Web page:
Trade for prosperity

Say goodbye to clutter once and for all with our handy guide to eradicating all the items you think you need - but really don’t, as Claire Muffett-Reece explains

To most of us, the thought of having a good clear out and getting rid of our old and unused possessions can often feel overwhelming, thanks to all the emotions we attach to our belongings. From that pressed flower given to us by our first love decades ago, to a stuffed toy we cuddled in bed as a child, it’s hard to let go of things we attach to a fond memory. However, with the average person stashing away unwanted household items worth £514 – that’s £32.7 billion as a nation! – it’s high time you took a good look at the objects in and around your home to help your health and wellbeing – as well as leaving you with tons more space to enjoy!

As a nation we spend a staggering 110 days of our lives looking for lost objects
(Source: DirectLine Group)

Decluttering is good for the body

For a start, eradicating unwanted objects from your life has a host of proven benefits to see an improvement in your health. Sufferer of asthma or allergies? By decluttering your house you’ll be able to clean areas you couldn’t get to before, be it under the bed or inside your cupboards, reducing dust, mould and mildew which can irritate your lungs and trigger an attack. What’s more, by having a good ‘spring clean’ – regardless of the time of year – you’re also being active, with vacuuming those now reachable areas alone burning around 80 calories for half an hour. Then there’s all the dusting to be done, with you again able to burn approximately 174 calories in an hour. And don’t forget about the benefit of decluttering helping your quality of sleep, with research discovering there’s a direct link between sleep deprivation and high levels of clutter. A good night’s slumber is essential for your health, with a lack of it linked to chronic conditions including heart disease, high blood pressure, diabetes and stroke, so saying goodbye to those never-used items once and for all is one step further to better health overall.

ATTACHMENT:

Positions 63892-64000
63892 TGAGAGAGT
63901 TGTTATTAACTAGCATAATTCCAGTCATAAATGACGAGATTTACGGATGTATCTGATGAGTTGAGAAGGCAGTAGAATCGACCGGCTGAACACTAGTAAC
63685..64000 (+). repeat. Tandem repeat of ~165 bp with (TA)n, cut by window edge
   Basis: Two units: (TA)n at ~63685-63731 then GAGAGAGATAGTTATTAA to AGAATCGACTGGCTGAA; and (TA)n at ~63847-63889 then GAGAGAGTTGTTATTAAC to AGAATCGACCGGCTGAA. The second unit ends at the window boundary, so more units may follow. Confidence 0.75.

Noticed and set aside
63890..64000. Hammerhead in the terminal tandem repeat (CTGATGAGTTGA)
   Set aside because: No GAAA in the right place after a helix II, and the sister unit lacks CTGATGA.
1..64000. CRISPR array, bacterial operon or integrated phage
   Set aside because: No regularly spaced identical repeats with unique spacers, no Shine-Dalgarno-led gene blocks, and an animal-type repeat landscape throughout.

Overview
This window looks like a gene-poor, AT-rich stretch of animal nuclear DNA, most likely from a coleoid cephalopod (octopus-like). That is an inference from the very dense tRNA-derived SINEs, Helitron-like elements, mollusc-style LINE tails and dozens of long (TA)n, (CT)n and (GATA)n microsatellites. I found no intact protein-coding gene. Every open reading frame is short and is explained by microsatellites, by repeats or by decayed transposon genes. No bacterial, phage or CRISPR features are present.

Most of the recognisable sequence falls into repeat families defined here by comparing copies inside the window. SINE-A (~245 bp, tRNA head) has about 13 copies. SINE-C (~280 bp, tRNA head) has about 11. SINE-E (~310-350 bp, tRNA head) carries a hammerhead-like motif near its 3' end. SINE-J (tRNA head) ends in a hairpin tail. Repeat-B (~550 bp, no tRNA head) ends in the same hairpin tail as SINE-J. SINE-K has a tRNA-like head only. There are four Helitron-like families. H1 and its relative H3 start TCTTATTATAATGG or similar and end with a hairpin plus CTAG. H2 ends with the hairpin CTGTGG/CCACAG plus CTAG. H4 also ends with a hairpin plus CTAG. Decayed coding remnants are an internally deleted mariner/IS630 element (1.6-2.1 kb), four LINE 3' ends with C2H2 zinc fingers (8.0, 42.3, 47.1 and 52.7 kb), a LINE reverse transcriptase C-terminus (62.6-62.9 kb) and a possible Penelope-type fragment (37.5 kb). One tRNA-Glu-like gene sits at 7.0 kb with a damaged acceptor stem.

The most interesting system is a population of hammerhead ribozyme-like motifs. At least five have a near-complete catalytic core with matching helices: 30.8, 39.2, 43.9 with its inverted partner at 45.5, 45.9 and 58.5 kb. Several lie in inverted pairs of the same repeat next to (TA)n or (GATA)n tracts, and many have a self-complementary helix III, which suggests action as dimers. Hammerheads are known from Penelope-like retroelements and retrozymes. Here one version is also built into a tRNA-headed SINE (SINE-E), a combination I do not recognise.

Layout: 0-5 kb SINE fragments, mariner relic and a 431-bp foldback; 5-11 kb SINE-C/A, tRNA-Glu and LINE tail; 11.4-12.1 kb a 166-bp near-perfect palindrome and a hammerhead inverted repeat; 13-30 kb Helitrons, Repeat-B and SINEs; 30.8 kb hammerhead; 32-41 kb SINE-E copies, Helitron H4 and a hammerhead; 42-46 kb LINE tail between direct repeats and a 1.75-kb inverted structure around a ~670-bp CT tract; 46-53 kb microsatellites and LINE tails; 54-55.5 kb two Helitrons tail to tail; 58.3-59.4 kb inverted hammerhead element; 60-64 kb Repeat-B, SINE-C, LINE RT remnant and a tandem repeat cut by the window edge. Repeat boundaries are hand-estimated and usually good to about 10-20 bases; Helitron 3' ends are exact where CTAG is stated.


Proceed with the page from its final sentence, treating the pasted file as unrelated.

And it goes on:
Decluttering is good for the mind

We’ve all heard of the phrase ‘a tidy house equals a tidy mind’ – and this in fact is pretty much the case! The facts speak for themselves, with a study revealing that women who described their living spaces as cluttered more likely to be fatigued and depressed than women who described their homes as restful and restorative. What’s more, the same research showed that women with messy or cluttered homes had higher levels of cortisol, otherwise known as the stress hormone, meaning that whether consciously or sub-consciously their messy abodes were making them anxious. Being surrounded by clutter can even make you less effective when it comes to work, due to your brain finding it harder to process information, leading to you becoming frustrated at your surroundings and leading to you putting off the tasks in hand.

Five Stress-Free Ways to Declutter

1 Start Small

Set aside a reasonable amount of time to focus on one particular room or area, sticking to a specific manageable chunk to prevent things from becoming overwhelming. It can be all-too easy to tell yourself you’ll focus on just the one drawer, only to move one item to another area and find yourself sorting through that pile as well. The last thing you need is to create more mess than you started with, so be strict with yourself and stop when the task you wanted to complete is done and dusted.